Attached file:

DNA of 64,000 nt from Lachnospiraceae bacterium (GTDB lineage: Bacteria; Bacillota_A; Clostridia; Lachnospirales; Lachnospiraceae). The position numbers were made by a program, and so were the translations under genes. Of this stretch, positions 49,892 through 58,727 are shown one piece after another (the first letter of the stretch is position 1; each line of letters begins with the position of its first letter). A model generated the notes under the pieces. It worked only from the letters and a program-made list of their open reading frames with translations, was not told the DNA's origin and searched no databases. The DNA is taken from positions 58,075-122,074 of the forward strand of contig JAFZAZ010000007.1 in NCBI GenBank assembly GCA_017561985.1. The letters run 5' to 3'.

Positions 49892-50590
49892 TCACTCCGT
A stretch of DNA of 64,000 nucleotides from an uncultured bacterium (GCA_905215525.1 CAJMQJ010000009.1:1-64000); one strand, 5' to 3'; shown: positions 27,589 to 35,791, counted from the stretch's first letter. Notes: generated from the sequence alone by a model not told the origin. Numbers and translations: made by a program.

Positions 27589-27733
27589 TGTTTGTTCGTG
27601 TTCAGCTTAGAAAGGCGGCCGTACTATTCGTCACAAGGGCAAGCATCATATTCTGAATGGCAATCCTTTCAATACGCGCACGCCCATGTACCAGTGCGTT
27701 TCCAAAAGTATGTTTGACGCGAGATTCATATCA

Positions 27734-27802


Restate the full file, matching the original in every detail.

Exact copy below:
DNA of 64,000 nt from Lachnospiraceae bacterium (GTDB lineage: Bacteria; Bacillota_A; Clostridia; Lachnospirales; Lachnospiraceae). The position numbers were made by a program, and so were the translations under genes. Of this stretch, positions 49,892 through 58,727 are shown one piece after another (the first letter of the stretch is position 1; each line of letters begins with the position of its first letter). A model generated the notes under the pieces. It worked only from the letters and a program-made list of their open reading frames with translations, was not told the DNA's origin and searched no databases. The DNA is taken from positions 58,075-122,074 of the forward strand of contig JAFZAZ010000007.1 in NCBI GenBank assembly GCA_017561985.1. The letters run 5' to 3'.

Positions 49892-50590
49892 TCACTCCGT
A stretch of DNA of 64,000 nucleotides from an uncultured bacterium (GCA_905215525.1 CAJMQJ010000009.1:1-64000); one strand, 5' to 3'; shown: positions 27,589 to 35,791, counted from the stretch's first letter. Notes: generated from the sequence alone by a model not told the origin. Numbers and translations: made by a program.

Positions 27589-27733
27589 TGTTTGTTCGTG
27601 TTCAGCTTAGAAAGGCGGCCGTACTATTCGTCACAAGGGCAAGCATCATATTCTGAATGGCAATCCTTTCAATACGCGCACGCCCATGTACCAGTGCGTT
27701 TCCAAAAGTATGTTTGACGCGAGATTCATATCA

Positions 27734-27802